Christ Church and the slavers’ blood money
It is true that Washington had slaves. And it is true that Lee fought for the Confederacy.
But, as one patriot might say, our peculiar history is “full of contradictions.”
“So is independence,” another might reply.
The vestry of Christ Church in Alexandria, however, is not capable of grappling with such complexities. Truly, pearls before swine. After all, it is so much easier just to obliterate painful history than to understand it and learn from it.
“Today our country is trying once again to come to grips with the history of slavery and the subsequent disenfranchisement of people of color,” the vestry wrote, so boldly.
OK, fine. It’s a free country. It’s your church, though it is anguishing to think of the many good, longtime members of Christ Church who are heartbroken and will be left spiritual orphans by this cruel and selfish decision.
But, truly, Great Vestry, why carry out such meaningless bleating of a sacrificial lamb that already been slaughtered? Have the true courage of your convictions.
Taking down a monument means nothing. It helps no one in any real way. Just makes some people feel better for a minute.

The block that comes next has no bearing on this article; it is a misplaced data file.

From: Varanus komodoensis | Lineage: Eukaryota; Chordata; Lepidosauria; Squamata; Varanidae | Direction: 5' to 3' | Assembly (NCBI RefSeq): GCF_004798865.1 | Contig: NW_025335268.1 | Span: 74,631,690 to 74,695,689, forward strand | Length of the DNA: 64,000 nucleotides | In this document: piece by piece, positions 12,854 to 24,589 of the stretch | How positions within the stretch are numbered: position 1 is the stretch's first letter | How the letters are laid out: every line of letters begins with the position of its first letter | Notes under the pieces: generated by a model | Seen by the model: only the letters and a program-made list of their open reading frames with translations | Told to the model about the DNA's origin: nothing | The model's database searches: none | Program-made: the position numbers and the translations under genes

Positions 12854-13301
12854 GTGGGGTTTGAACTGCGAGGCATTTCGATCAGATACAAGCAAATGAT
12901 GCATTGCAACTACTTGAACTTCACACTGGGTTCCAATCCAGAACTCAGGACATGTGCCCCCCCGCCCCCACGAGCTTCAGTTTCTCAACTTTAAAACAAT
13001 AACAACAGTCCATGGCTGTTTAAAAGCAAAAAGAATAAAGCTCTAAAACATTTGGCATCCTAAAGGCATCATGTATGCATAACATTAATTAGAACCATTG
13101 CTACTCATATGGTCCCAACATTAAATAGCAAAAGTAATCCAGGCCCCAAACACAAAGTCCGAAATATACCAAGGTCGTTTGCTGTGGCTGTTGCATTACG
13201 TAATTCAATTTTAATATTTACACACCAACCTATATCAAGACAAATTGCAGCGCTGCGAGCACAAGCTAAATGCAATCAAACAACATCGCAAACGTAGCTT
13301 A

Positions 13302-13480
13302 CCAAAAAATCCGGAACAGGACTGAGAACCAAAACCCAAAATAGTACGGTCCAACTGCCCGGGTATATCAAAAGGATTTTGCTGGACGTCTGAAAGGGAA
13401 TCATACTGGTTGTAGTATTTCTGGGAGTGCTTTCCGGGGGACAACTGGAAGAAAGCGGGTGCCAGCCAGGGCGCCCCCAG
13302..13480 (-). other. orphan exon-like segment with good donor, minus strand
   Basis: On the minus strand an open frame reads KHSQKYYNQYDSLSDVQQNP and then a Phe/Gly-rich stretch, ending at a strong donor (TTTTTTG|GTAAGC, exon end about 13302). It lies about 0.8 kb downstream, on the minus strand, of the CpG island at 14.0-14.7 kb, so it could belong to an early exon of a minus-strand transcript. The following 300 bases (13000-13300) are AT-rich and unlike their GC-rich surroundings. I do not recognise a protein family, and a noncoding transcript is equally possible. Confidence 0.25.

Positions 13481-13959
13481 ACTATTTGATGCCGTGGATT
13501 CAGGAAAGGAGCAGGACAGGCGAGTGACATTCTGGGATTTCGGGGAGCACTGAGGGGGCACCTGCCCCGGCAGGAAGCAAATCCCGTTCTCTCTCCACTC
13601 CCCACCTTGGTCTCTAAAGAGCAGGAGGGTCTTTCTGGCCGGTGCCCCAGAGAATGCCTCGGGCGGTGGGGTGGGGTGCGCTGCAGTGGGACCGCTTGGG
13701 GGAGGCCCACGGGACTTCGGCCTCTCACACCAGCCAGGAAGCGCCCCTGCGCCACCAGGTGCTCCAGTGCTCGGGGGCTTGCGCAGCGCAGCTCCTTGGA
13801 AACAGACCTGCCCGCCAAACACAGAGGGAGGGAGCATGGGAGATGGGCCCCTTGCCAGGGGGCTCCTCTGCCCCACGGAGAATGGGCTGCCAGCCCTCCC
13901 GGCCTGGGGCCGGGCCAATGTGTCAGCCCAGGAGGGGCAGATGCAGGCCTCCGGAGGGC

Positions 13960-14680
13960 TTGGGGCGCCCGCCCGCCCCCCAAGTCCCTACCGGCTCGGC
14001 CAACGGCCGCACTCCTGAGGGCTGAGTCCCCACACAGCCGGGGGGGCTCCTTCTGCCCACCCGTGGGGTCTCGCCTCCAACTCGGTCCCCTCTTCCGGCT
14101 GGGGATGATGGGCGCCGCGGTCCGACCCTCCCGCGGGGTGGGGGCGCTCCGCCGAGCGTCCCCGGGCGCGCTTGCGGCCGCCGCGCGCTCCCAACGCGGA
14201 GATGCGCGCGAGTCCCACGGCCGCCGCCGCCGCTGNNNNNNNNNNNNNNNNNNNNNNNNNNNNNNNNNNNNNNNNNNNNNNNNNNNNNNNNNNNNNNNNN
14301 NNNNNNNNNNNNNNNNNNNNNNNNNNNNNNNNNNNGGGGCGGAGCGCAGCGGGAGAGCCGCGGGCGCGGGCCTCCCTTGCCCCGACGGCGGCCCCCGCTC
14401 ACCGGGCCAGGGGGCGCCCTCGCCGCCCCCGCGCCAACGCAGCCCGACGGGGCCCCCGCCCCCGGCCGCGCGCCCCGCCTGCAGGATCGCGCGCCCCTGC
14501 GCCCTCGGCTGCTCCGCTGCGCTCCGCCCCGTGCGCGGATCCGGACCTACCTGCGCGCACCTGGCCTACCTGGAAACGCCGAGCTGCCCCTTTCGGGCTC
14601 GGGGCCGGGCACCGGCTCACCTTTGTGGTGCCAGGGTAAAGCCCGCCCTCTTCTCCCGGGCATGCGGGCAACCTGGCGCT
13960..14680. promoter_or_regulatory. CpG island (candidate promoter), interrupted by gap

Isn’t that, after all, the very meaning of “white privilege”? Paying restitution with fake money? How about real reparations to show real repentance for your two centuries of sinful hatred toward “people of color”?
How much money did Washington donate to start the Christ Church in 1773? You are not really going to keep that blood money, are you?
And what of the personal Bible that Washington’s family left the church after his death? Such a priceless artifact would go for millions and millions of dollars today. Are you going to keep the massive proceeds of that slaver bounty?
Perhaps — at least in your dull eyes — even more odious is the $10,000 Lee’s daughter left you in 1918. A quick inflation calculation pegs that at more than $175,000 in today’s blood money. Will you return that to the Lee Family, thou Great and Virtuous Vestry?
And one other thing. The vestry complains that the markers to Washington and Lee are the reason they have so much trouble attracting “people of color” to their congregation. I look forward to performing random inspections of the church in the months and years to come to learn if the monuments to Washington and Lee really are what repels “people of color” from Christ Church in Alexandria.
Or, is it something else? Something deeper? Guess we will find out.
Charles Hurt can be reached at [email protected]ingtontimes.com and on Twitter via @charleshurt.
Christ Church’s decision to tear down markers of President George Washington and Confederate Gen. Robert E. Lee alienates those who honor these men.